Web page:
Tag Archives: memory leak

Or: How I Learned to Stop Worrying and Love the Memory Leak

I received a "high memory usage" alert. Already panicking, I logged into New Relic and saw this terrifying graph:

Memory Leak?

That's a graph of memory usage, starting from when the server was created. For the uninitiated, when memory usage grows and grows and grows like that, chances are very, very high that you've got a nasty memory leak on your hands. Eventually, your server is going to run out of memory, and the system will start killing processes to recover some memory and keep running -- or just crash and burn.

The funny thing about this particular server is that I had already identified that this server was leaking resources, and I thought I'd fixed it.

Issue Closed

So, I started to investigate.

Running free -m confirmed that nearly all the memory was in use. But top (sorted by MEM%) indicated that none of the server processes were using much memory. Huh?

After some time on Google and Server Fault, I ran slabtop and saw that nearly all server memory was being cached by the kernel for something called dentry. This server has 16GB of RAM -- I'm no expert, but I'm pretty sure it does not need 14GB of cached directory entries. I know I can free this RAM, and with some more help from Google I find the magic incantation is:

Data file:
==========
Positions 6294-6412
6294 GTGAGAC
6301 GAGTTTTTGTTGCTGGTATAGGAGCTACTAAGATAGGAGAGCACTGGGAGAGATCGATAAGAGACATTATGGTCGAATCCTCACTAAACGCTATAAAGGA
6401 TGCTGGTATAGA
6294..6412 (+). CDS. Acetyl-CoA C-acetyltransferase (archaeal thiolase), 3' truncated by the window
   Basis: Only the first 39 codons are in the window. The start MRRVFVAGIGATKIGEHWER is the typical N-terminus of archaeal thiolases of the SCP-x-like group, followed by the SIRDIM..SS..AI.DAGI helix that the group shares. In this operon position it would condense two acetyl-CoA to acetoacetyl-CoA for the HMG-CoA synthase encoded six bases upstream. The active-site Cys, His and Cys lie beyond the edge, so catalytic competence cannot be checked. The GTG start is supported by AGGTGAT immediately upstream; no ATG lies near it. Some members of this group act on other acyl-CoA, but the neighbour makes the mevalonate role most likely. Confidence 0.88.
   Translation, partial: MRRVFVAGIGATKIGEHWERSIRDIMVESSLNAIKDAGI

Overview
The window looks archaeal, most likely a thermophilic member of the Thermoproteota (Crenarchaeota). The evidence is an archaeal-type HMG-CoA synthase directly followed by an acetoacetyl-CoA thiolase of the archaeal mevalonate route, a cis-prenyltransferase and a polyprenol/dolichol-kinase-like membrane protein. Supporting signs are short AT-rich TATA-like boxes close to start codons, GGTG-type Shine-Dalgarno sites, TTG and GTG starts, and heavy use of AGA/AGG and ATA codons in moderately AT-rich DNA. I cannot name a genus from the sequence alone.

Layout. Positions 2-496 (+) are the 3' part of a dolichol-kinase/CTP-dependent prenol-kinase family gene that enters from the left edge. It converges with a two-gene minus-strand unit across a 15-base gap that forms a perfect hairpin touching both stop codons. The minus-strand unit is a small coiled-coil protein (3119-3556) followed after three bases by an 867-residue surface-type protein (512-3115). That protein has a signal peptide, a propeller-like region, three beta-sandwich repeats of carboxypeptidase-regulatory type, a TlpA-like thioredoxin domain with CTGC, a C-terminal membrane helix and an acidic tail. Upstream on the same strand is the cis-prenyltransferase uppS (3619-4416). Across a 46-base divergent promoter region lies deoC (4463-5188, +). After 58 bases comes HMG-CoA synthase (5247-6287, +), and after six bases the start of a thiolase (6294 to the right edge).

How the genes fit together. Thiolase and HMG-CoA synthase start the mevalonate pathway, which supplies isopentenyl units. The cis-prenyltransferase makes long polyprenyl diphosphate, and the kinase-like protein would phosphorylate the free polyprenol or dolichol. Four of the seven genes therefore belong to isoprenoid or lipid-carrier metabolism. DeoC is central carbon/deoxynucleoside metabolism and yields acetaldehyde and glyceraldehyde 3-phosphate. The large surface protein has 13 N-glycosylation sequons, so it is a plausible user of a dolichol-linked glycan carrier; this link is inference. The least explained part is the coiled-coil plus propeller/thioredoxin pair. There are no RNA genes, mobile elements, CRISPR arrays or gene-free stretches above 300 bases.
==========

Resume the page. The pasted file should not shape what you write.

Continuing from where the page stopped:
echo 2 > /proc/sys/vm/drop_caches

After 5 terrifying seconds during which the server seemed completely locked up, the memory had been freed! But apparently, something about the way this server was acting was causing the kernel to keep all these directory entries cached. In other words, this was probably going to keep happening. I didn't want to have to create a cron job to manually clear the cache every 4 hours, but I wasn't above it.

More reading told me that maybe I was worried about nothing. Looking closely at the peaks of that graph, I saw that the kernel was freeing up memory.

Not a leak!

So maybe I was worried about nothing! Still, I didn't want New Relic alarms going off all the time. And what if the server needs memory more quickly than the kernel can free it? It seemed like something I shouldn't have to worry about.

Yet more Google-noodling, and I found that you can indeed tell the kernel how aggressively to clear the caches. (That latter post captured practically my thoughts exactly, and seemed to trace my experience tracking down this issue to a tee.)

So, after some tweaking, I settled on setting the following sysctl configuration in /etc/sysctl.conf (edit the file, then load it with sysctl -p):

vm.vfs_cache_pressure=100000
vm.overcommit_ratio=2
vm.dirty_background_ratio=5
vm.dirty_ratio=20

It seemed like the higher I set the vm.vfs_cache_pressure, the earlier (lower memory usage) it would free up the cache.

Here's a sweet graph showing three states:

  • [A] untweaked
  • [B] manually clearing the cache with echo 2 > /proc/sys/vm/drop_caches
  • [C] memory usage using the tweaked sysctl configuration

Slab Annotated

Those saw teeth on the right? That's the kernel freeing memory. Just like it was doing before, but more aggressively. This is a "memory leak" I can live with.